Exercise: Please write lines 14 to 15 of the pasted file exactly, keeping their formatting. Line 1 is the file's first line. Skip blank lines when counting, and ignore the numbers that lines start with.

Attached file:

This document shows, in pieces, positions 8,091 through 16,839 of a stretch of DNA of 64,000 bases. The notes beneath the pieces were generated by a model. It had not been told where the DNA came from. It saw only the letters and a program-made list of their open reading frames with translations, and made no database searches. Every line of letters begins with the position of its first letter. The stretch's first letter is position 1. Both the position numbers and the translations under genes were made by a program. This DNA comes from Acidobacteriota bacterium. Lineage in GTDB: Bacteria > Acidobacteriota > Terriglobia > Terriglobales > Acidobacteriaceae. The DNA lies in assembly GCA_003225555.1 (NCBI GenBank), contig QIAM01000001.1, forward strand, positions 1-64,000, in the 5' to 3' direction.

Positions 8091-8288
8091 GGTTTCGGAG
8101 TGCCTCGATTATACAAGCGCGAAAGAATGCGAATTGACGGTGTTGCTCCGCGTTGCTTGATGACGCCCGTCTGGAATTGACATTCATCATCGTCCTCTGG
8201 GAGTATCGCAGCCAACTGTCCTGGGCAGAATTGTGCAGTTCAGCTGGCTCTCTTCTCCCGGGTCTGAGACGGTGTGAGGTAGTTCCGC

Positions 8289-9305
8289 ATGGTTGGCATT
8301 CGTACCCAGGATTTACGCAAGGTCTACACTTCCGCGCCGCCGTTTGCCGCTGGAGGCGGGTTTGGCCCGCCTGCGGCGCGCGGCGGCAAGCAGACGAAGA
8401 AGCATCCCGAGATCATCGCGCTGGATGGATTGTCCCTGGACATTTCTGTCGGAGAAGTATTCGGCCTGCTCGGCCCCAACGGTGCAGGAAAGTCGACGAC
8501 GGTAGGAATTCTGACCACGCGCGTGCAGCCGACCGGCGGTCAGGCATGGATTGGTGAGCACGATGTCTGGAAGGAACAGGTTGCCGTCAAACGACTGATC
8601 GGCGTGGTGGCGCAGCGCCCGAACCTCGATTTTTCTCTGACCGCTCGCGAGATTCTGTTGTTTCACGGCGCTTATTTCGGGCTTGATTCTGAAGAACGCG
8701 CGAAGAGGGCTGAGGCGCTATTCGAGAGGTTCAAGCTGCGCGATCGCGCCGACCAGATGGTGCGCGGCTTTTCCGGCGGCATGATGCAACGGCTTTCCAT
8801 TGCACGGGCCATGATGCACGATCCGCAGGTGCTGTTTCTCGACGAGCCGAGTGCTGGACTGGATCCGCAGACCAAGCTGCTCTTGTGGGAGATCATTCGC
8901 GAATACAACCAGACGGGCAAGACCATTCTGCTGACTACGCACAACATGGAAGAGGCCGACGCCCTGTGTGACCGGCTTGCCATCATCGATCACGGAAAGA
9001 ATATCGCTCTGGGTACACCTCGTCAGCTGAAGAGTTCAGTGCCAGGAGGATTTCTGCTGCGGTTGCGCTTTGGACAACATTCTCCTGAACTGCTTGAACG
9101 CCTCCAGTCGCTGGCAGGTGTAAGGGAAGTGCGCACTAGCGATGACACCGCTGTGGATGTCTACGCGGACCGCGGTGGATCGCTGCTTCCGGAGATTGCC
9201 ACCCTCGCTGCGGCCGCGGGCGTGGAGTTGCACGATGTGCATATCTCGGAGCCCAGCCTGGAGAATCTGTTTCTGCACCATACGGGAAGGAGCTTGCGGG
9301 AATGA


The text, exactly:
8901 GAATACAACCAGACGGGCAAGACCATTCTGCTGACTACGCACAACATGGAAGAGGCCGACGCCCTGTGTGACCGGCTTGCCATCATCGATCACGGAAAGA
9001 ATATCGCTCTGGGTACACCTCGTCAGCTGAAGAGTTCAGTGCCAGGAGGATTTCTGCTGCGGTTGCGCTTTGGACAACATTCTCCTGAACTGCTTGAACG